“It is very important to keep this tradition alive” – Vardos at Appleby Fair

25 June 2024
“It is very important to keep this tradition alive” – Vardos at Appleby

THE number of horse-drawn live-in wagons which travel to Appleby for the Fair continues to grow each year.

Almost 600 caravans in total were parked on Fair Hill by lunchtime on the first day, of which around a third were traditional, wooden and crafted carts.

Vardos were the original Gypsy caravan drawn by a Gypsy cob (horse). They are very seldom used now as they have been replaced by the modern trailer.

A bow top arriving at Appleby Fair. Photograph by Milton Haworth
A bow top arriving at Appleby Fair. Photograph by Milton Haworth

But they get wheeled out of storage in honour of tradition for Appleby.

Most Romany Gypsies call them Vardos, although some other traditions insist the word is Vada.

Romany Shera Rom Billy Welch calls them Open Lot, which defines those with a canvass front. Those with wooden doors on the front are known as Live-in Wagons.

In the South and East of England, where the terrain is flat, many are square topped. In the North they mostly come with bow-tops to make them lighter to get up the fells and hills.

But whatever they are called and whatever shape or size they come in; their popularity is increasing.

Billy Welch. Photograph by Milton Haworth
Billy Welch. Photograph by Milton Haworth

Billy Welch said: “90% of Gypsies and Travellers now live in houses, run businesses and the children go to a local school. But for two or three weeks a year, many want to return to the old way of life.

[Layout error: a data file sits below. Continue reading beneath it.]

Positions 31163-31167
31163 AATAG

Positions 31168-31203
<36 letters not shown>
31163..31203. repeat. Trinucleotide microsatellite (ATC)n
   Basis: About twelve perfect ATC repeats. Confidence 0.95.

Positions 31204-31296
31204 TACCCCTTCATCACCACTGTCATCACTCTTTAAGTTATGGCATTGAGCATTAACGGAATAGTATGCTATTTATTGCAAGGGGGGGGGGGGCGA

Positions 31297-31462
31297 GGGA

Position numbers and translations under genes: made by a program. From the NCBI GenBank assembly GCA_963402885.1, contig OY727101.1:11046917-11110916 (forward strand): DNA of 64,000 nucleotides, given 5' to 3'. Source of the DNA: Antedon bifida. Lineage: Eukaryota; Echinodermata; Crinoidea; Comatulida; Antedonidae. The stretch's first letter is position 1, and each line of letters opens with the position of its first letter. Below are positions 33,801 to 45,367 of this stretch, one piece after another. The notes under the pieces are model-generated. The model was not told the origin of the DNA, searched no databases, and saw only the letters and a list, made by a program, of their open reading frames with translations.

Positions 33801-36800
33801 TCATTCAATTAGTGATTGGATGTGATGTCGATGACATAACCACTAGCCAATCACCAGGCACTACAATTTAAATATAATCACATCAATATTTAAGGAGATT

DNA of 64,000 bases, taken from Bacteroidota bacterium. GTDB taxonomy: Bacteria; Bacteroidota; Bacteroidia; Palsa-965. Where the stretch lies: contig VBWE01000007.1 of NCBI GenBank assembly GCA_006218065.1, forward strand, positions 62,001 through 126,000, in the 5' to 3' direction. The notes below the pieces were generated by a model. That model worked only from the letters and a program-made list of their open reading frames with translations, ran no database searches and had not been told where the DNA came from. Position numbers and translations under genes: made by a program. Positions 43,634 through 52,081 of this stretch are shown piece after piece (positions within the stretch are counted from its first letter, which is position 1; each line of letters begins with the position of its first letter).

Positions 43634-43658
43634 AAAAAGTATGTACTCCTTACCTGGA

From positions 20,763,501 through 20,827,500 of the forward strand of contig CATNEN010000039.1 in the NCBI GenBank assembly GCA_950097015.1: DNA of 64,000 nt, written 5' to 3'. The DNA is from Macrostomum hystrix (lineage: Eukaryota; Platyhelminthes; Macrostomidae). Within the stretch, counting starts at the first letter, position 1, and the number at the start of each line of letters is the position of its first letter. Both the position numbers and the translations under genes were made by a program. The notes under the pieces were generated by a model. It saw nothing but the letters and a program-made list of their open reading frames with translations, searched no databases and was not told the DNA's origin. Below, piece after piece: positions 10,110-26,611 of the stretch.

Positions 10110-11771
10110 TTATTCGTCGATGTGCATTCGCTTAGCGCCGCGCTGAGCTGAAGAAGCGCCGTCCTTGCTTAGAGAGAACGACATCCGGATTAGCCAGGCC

“That is what Appleby is all about, celebrating our traditions. About 140 of the 600 caravans on the hill this year are Vardos.

“Many use motor caravans, but more and more want to travel in bow tops. It is like antique cars – they are coming back into fashion.”

Craftsman and artist Joby Jowett, who works at Jowett Wagons. Photograph by Cath Muldowney
Wagon craftsman and artist Joby Jowett, who works at Jowett Wagons. Photograph by Cath Muldowney

Billy explained that the ornately decorated Vardos appeared in the middle to late 19th century and Gypsies went back to their roots in Northern India for design.

He doesn’t own one himself but borrows a cousin’s when visiting schools to explain the Romany Gypsy way of life.

Pupils are particularly enthralled about how families lived in such tight spaces.

“There was a pull-out bed for the parents, the girls slept in a cupboard space under the one bed, and the boys slept outside the wagon, underneath with straw and bedding,” he explains.

Joe Ewbank inside his bow top, photograph by Milton Haworth
Joe Ewbank inside his bow top, photograph by Milton Haworth

Although very few Travellers still use the Vardos in this way, they are popular despite their cost.

“A good bow top will take five years to build and three years to paint and it takes artists. That is why they are so expensive.”

Prices seem to range from £10,000 for a self-build up to anything up to £100,000.